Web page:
As a formerly unengaged Millennial, who was inspired to build Jewish experiences for people like me, I’m writing not simply to offer criticism but also to share insights.
by Rachel Cort
I’m not your typical Jewish professional. I didn’t go to Jewish day school, or Jewish summer camp, or youth group. While I have two Jewish parents, I celebrated Christmas every year with my extended, non-Jewish family until I was twelve. My Jewish education stopped after my Bat Mitzvah. In college, I didn’t seek out Jewish life on campus, dropping in for High Holiday services but largely avoiding the Hillel building. I didn’t visit – or ever even really think about – Israel until I was 25 years old. I didn’t start working full-time as a Jewish professional until I was 27, and this field certainly wasn’t part of my imagined career path as I left college.
What I am is your typical Jewish Millennial. While this makes me an outlier among my professional peers in Jewish communal service, I have been very careful to preserve what I consider my “outsider” Millennial perspective. I believe the key to serving young adults lies in deeply understanding their experiences, habits and needs – and not just by reading the Pew study, which only confirmed what many people working closely with young adults have known for years: the American Jewish community of today is undergoing profound change. Jewish institutions are in decline. Millennials have multiple, overlapping identities and a different approach to Jewish identity than their parents or grandparents.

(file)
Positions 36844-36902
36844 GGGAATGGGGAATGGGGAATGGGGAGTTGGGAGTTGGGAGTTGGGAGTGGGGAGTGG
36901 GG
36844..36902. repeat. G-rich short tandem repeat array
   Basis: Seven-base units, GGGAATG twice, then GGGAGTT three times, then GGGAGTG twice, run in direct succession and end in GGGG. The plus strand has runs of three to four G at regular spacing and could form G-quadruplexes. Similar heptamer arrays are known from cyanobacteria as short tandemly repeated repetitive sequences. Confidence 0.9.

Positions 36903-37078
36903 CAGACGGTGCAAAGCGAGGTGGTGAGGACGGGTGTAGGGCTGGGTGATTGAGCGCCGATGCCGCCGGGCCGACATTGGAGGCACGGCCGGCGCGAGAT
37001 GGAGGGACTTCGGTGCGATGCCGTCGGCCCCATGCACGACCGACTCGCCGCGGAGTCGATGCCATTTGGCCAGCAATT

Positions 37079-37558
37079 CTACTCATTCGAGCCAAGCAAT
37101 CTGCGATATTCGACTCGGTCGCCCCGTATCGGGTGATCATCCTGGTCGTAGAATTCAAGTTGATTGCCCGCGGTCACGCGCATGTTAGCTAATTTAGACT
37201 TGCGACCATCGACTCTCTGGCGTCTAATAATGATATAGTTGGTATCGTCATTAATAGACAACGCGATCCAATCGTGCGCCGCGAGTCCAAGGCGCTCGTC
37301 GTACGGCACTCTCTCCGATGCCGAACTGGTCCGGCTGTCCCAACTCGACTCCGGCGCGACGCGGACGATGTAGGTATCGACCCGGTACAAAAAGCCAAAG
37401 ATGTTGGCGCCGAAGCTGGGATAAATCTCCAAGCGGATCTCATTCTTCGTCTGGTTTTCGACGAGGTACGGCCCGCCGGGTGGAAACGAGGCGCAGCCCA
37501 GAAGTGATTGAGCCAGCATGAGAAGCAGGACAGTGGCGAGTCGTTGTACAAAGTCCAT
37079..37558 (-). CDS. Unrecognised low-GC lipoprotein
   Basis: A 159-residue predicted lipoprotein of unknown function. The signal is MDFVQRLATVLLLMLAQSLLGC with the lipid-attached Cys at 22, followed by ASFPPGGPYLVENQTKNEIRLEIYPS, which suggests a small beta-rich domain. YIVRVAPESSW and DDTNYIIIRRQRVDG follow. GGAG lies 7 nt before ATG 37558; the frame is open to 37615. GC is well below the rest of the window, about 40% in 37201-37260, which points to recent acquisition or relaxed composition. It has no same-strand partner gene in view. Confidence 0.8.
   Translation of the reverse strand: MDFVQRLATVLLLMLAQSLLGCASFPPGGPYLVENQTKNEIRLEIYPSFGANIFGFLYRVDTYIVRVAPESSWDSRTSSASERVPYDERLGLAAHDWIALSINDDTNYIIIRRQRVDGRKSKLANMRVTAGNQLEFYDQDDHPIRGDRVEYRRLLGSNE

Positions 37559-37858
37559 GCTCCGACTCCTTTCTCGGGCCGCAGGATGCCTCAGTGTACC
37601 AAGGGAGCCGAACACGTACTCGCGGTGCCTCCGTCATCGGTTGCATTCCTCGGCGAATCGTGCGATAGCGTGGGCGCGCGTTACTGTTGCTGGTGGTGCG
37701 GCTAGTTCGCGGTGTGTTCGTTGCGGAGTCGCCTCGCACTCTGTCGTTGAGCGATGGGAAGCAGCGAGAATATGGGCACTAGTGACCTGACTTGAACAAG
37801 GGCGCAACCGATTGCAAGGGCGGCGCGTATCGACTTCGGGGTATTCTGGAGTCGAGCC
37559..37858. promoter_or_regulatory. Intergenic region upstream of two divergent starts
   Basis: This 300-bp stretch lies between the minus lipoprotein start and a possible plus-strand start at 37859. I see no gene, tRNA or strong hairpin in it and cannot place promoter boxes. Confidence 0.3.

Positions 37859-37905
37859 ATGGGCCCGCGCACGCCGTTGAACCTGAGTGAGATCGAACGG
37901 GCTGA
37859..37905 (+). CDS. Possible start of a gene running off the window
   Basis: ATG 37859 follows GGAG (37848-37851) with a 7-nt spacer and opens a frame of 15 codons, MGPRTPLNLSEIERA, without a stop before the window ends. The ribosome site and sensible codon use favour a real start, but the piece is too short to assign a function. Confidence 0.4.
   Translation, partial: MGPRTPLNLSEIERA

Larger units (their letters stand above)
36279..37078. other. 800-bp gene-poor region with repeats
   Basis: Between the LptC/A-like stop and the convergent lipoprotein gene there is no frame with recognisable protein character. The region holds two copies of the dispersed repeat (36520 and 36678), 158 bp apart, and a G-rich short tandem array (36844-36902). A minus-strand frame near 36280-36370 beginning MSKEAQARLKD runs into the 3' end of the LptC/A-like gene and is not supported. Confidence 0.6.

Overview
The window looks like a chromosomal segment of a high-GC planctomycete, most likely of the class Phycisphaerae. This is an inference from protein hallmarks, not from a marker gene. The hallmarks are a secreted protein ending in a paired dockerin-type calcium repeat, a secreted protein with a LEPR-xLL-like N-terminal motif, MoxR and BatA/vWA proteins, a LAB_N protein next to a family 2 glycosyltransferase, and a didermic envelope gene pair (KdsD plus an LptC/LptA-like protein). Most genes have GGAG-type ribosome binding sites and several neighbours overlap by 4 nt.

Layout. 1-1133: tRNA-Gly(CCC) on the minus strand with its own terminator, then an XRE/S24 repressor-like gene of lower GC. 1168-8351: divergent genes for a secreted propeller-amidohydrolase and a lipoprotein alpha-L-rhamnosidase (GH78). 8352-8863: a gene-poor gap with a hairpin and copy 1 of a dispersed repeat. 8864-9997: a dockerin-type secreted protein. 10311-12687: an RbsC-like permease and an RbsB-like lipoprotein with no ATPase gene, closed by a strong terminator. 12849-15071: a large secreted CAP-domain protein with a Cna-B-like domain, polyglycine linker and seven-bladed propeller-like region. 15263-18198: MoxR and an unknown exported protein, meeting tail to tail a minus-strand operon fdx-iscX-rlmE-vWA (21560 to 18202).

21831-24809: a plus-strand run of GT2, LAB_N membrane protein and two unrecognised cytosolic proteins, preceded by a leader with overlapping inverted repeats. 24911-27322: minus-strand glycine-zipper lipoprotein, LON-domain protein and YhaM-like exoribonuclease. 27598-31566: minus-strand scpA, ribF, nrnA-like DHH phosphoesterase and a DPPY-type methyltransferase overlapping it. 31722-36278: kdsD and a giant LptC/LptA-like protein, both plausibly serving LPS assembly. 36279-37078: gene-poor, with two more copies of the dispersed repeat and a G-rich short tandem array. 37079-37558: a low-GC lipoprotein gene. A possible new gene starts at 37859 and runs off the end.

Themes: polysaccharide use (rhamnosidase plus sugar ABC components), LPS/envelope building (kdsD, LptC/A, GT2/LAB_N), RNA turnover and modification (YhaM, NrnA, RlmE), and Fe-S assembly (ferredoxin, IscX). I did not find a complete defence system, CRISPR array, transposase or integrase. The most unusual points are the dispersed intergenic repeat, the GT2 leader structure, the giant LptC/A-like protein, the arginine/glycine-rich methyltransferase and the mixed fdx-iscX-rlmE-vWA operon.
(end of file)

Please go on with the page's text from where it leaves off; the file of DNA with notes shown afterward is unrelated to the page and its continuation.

I’ve been very fortunate to have participated in many programs and initiatives for young Jewish professionals. So it is with great respect, and not a little trepidation, that I write to point out what I view as the biggest unspoken challenge facing Jewish organizations today: the people who are most likely to go into Jewish communal service are those who are the recipients of a rich Jewish education or a series of meaningful Jewish experiences (such as camp, youth group or Hillel – frequently all three). They are outliers, and unrepresentative of the vast majority of American Jews. Such individuals are often unable to mount a meaningful critique of institutional Judaism, or to grasp the substantial gap between their Jewish experiences and others’, or even to realize the extent to which they are outliers. They often start from the assumption that participation in Jewish life or Israel is inherently meaningful; an assumption that many of the Millennials they are attempting to engage with do not share. For many Jewish professionals, meaningful involvement in Jewish life and facility with Jewish ritual is a norm they have grown up with, which is certainly not the case for many who are the target of engagement efforts.
Let me be clear – plenty of people who went to day school or camp don’t become Jewish professionals. Some even drop out of Jewish life, despite the consensus in our field that camp and day school “work.” The people who ultimately become Jewish professionals are the ones that loved their formative experiences in Jewish life so much that they decided to make a career of it. And therein lies the problem: I often feel as if many of my professional peers, especially those charged with engagement work, are trying to replicate their own meaningful Jewish experiences for an audience that does not share their assumptions and norms. Day school, camp and Hillel-type experiences, while working well for a slender segment, will not work (and have not worked) for the vast majority of young Jewish adults.